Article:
It's also insane to believe that any Catholic priest would allow the church facilities to be used for alternative spiritual practices.

I find it rather mean to make negative assumptions about a group because they happen to be of a religion you disagree with and to spread hate and ignorance about a valid spiritual path.

Rufus Opus said...

R-J: My local Catholic church lets the facilities be used for Yoga. I don't know why you think it's a negative assumption that the priests would be into reiki and need a bishop to clarify doctrine. Happens all the time.

But you know what? Whatever.

Lavanah said...

This news has been circulating in the Reiki world for some time. In response, Japanese Buddhist monks released a statement saying that they could find no Buddhist basis for Reiki. I suppose the Vatican feels that it knows better. But considering that most of the clinical positions listed in the Reiki help wanteds are from Catholic Institutions (here in the US, at least), it does make me wonder just how large the split is, between Rome and the rest of the world.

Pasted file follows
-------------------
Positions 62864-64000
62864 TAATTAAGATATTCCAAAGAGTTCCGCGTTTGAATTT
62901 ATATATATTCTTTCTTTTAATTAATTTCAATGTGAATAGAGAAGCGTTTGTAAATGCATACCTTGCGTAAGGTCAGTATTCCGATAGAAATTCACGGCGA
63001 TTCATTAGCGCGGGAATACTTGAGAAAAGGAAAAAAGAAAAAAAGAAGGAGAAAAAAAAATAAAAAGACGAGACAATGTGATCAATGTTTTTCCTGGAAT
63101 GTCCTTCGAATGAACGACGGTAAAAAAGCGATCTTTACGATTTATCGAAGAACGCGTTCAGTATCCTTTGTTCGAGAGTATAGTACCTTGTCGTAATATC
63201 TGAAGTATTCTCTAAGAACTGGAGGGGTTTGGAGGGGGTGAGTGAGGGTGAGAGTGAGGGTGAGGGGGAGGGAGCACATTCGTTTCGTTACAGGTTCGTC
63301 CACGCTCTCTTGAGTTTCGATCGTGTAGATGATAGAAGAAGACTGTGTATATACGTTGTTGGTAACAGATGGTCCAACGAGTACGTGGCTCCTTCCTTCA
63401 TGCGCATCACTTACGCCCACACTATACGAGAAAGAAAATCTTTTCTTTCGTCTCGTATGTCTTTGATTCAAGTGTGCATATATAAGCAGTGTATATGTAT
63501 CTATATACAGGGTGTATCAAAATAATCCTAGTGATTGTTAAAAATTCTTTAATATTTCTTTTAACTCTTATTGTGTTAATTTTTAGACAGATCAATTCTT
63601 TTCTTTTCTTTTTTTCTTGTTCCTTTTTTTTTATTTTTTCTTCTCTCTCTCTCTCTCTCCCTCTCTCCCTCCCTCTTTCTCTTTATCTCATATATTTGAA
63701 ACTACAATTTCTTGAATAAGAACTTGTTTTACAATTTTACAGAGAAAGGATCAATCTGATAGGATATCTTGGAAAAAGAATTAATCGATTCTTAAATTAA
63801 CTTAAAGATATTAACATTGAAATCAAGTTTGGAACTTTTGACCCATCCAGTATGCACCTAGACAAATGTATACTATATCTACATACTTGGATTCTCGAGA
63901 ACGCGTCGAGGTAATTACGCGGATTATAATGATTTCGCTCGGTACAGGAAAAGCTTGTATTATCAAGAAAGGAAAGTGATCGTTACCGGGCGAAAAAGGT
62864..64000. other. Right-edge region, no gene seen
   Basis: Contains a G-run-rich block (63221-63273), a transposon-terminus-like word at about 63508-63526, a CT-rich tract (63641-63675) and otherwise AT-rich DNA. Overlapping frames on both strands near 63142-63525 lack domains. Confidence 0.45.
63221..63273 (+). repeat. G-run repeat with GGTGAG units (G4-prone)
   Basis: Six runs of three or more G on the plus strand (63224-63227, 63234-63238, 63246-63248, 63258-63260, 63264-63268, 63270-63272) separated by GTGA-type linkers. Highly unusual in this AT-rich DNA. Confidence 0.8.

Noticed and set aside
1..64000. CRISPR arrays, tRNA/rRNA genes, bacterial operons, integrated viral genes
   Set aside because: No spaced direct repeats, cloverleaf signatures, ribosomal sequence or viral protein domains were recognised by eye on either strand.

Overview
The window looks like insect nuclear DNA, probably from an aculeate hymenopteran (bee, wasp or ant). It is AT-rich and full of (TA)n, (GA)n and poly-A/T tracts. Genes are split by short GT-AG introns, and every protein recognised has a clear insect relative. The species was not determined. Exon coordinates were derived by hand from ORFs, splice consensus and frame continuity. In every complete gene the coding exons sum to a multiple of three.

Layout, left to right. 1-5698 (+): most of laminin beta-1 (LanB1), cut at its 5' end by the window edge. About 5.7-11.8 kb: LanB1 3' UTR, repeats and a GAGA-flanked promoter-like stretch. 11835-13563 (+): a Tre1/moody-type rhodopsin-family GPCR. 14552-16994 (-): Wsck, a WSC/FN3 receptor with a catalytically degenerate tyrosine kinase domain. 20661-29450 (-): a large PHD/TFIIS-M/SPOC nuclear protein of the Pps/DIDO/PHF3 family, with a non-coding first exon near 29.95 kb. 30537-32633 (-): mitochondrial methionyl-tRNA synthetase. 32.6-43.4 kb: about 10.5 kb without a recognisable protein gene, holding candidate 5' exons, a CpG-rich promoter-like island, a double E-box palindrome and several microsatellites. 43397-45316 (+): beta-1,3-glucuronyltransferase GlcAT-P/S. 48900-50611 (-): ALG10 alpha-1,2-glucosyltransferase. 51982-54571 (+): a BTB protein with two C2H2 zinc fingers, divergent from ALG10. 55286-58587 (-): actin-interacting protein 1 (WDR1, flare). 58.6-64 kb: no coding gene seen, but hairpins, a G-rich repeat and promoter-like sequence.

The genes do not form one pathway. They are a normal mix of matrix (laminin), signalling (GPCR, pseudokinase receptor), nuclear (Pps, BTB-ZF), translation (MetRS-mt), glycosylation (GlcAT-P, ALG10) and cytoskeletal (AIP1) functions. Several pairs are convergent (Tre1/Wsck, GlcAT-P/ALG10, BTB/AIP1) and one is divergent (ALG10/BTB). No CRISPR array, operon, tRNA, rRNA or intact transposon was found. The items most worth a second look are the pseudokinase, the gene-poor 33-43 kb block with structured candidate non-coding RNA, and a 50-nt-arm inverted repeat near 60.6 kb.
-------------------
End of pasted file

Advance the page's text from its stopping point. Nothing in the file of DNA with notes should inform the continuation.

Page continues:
Unknown said...

It's probably some of the top priests (and presumably the pope, too, for them to state what the official policy is, but I'm not up on just who has the say in these things) and the rest of the catholics.

ChandraNova said...

I can kind of see their POV... I wouldn't necessarily like a Catholic service with some of the basic statements made about Christ being the ONLY path to God etc being held in my home/shrine/healing space.

That's because, regardless of the truth on Divine/meta levels, it would feel on a human level like I was allowing something marginally disrespectful to the Spirits who've honoured me by popping by.

And while Reiki doesn't deny their beliefs in a spiritually/magickally potent manner, it does go against the self-imposed restrictions on some acts that go along with being Catholic.

They want what they want in their own special buildings, that's cool by me: we want the same rights back, and thankfully we have them!